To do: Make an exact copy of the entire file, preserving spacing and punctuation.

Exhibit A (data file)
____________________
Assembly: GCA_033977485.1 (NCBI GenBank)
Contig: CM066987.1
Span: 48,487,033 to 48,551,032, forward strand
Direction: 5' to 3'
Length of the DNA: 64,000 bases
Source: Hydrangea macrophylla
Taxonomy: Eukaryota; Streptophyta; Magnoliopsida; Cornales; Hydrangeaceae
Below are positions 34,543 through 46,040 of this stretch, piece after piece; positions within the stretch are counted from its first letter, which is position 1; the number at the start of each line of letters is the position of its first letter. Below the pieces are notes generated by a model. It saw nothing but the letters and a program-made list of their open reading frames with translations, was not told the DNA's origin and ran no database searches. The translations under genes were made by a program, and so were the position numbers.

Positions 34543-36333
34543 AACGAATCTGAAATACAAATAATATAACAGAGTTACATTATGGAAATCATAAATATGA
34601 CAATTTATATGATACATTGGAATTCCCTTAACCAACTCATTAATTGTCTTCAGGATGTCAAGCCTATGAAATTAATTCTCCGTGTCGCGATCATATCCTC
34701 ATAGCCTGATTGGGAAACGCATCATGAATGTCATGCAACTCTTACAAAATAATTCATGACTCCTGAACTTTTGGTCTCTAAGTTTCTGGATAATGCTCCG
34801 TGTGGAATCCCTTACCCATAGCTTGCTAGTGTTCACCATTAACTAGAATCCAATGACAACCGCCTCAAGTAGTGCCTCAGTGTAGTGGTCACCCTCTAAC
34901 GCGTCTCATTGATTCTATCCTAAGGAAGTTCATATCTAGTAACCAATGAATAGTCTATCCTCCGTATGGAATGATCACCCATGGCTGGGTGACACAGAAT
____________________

Assembly: GCA_033977485.1 (NCBI GenBank)
Contig: CM066987.1
Span: 48,487,033 to 48,551,032, forward strand
Direction: 5' to 3'
Length of the DNA: 64,000 bases
Source: Hydrangea macrophylla
Taxonomy: Eukaryota; Streptophyta; Magnoliopsida; Cornales; Hydrangeaceae
Below are positions 34,543 through 46,040 of this stretch, piece after piece; positions within the stretch are counted from its first letter, which is position 1; the number at the start of each line of letters is the position of its first letter. Below the pieces are notes generated by a model. It saw nothing but the letters and a program-made list of their open reading frames with translations, was not told the DNA's origin and ran no database searches. The translations under genes were made by a program, and so were the position numbers.

Positions 34543-36333
34543 AACGAATCTGAAATACAAATAATATAACAGAGTTACATTATGGAAATCATAAATATGA
34601 CAATTTATATGATACATTGGAATTCCCTTAACCAACTCATTAATTGTCTTCAGGATGTCAAGCCTATGAAATTAATTCTCCGTGTCGCGATCATATCCTC
34701 ATAGCCTGATTGGGAAACGCATCATGAATGTCATGCAACTCTTACAAAATAATTCATGACTCCTGAACTTTTGGTCTCTAAGTTTCTGGATAATGCTCCG
34801 TGTGGAATCCCTTACCCATAGCTTGCTAGTGTTCACCATTAACTAGAATCCAATGACAACCGCCTCAAGTAGTGCCTCAGTGTAGTGGTCACCCTCTAAC
34901 GCGTCTCATTGATTCTATCCTAAGGAAGTTCATATCTAGTAACCAATGAATAGTCTATCCTCCGTATGGAATGATCACCCATGGCTGGGTGACACAGAAT